Sudden salinity drops in Gulf Coast clam growing areas in Florida have been suggested as a cause of seed (juvenile) clam mortality. Laboratory experiments were used to assess short-term impacts of rapid salinity drops on hatchery-produced juvenile northern quahog (=hard clam), Mercenaria mercenaria, in two separate trials. Mortality and condition index (CI) were measured as response parameters. In Trial I, clams were exposed to a salinity drop of 5 ppt, 15 ppt, or 24 ppt over a span of 24 h, and the duration of this exposure was either 3 or 6 days. In Trial II, clams were either immediately immersed or dry-stored for 24 h prior to immersion, representing common treatment patterns by clam growers. In this trial, clams were exposed to acute salinity drops of either 10 ppt or 20 ppt for up to 7 days. Both trials were conducted at ambient seasonal temperatures.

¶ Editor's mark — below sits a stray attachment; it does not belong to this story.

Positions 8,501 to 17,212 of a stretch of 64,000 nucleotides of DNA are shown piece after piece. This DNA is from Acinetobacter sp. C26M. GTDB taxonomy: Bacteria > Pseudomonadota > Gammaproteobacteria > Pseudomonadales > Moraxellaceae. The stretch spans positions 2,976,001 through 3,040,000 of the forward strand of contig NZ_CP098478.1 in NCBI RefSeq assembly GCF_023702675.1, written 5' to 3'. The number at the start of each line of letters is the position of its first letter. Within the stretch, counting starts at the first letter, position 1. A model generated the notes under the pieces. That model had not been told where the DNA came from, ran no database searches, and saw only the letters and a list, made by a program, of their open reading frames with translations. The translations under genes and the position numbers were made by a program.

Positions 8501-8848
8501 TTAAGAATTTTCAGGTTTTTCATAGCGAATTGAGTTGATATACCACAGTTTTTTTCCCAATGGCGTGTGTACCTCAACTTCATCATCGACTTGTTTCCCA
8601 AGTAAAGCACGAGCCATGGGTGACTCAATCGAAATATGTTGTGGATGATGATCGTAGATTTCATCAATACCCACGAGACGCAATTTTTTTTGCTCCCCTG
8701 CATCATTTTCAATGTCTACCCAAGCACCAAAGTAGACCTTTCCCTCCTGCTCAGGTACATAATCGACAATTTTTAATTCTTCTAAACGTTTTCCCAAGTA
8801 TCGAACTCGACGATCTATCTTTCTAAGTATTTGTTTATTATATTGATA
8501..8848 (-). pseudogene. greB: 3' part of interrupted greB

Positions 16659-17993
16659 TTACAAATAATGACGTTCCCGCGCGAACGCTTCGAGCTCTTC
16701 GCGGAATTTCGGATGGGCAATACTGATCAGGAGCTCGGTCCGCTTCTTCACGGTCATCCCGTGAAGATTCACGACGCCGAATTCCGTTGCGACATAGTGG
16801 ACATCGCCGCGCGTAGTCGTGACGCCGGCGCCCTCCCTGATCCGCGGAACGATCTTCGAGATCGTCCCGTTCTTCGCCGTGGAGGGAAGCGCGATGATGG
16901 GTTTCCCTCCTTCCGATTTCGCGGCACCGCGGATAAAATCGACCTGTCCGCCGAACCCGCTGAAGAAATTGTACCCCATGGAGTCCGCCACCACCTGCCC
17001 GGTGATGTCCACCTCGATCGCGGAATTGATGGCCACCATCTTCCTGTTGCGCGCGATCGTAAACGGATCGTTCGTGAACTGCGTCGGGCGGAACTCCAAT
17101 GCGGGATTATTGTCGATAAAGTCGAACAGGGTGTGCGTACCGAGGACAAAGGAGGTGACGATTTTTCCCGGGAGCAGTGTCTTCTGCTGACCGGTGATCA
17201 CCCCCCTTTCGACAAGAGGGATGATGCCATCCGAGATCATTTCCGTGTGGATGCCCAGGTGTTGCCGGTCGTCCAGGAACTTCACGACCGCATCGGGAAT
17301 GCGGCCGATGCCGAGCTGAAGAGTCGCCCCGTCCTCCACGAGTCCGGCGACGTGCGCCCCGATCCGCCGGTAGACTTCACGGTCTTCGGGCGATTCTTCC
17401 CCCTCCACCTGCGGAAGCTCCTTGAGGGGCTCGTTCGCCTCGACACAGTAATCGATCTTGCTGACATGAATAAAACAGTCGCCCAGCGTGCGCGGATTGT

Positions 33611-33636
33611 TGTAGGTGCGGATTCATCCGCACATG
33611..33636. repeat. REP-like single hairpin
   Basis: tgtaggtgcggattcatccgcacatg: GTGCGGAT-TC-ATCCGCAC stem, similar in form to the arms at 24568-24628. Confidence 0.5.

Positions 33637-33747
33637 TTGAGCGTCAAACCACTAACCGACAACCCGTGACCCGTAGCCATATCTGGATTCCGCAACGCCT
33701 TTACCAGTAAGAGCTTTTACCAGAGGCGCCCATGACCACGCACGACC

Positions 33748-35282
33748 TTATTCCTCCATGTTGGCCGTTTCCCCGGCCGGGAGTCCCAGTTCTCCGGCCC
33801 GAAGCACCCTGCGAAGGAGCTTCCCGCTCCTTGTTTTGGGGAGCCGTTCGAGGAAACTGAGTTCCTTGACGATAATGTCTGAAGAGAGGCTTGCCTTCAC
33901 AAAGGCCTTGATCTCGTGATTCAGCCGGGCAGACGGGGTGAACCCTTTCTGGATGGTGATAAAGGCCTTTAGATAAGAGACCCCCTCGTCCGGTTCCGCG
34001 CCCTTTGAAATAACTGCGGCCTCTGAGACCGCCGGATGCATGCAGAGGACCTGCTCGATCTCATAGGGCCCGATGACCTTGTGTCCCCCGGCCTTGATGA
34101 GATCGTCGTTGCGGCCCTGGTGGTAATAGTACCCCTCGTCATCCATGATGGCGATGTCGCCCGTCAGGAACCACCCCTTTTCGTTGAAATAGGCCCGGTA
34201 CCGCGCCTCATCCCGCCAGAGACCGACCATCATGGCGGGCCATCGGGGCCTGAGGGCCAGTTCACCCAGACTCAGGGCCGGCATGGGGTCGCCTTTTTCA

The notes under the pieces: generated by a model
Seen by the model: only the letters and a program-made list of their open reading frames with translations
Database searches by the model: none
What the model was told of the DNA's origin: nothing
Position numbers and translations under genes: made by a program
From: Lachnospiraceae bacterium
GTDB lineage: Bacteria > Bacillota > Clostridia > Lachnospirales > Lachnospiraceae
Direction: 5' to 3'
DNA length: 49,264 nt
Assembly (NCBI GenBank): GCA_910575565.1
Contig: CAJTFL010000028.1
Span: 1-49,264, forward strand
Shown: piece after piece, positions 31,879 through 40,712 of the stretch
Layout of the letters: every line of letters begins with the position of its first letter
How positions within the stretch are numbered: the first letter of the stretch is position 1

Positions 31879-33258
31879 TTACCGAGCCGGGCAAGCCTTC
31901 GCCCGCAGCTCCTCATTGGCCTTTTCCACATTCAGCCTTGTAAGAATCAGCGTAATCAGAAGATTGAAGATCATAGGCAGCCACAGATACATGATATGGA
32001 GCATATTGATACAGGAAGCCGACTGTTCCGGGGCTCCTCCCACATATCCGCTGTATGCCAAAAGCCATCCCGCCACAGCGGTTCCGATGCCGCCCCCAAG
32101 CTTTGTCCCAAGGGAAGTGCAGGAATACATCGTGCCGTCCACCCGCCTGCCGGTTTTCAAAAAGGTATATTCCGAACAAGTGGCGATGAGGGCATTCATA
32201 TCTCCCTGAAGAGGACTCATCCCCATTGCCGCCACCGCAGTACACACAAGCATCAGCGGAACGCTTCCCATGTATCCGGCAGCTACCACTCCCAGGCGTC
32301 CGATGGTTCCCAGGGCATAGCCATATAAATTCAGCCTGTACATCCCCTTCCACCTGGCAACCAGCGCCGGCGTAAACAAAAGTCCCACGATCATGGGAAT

Juvenile hard clams were surprisingly robust and resilient to changes in salinity, experiencing less than 5% mortality after relatively abrupt reductions in salinity of 10 to 15 ppt. Nonetheless, salinity declines of the magnitude occasionally observed at clam culture sites, up to 24 ppt, resulted in significant mortality; 17% (Trial I) and 100% (Trial II). Condition index (CI) was an insensitive response parameter. Dry storage of clams did not appear to have an effect on their ability to withstand changes in salinity; storage decreased final survival by <2.5%. Our results suggest that the salinity declines typically experienced at the Gulf Coast aquaculture sites are not of a magnitude or speed to account for the particular seed clam mortality events that spurred this research. However, long-term effects of salinity changes remain to be tested. In addition, reduced salinity may be indicative of a variety of other stressors, such as increased temperature and turbidity, or decreased phytoplankton concentration, which compound the effects of salinity on clam health and survival.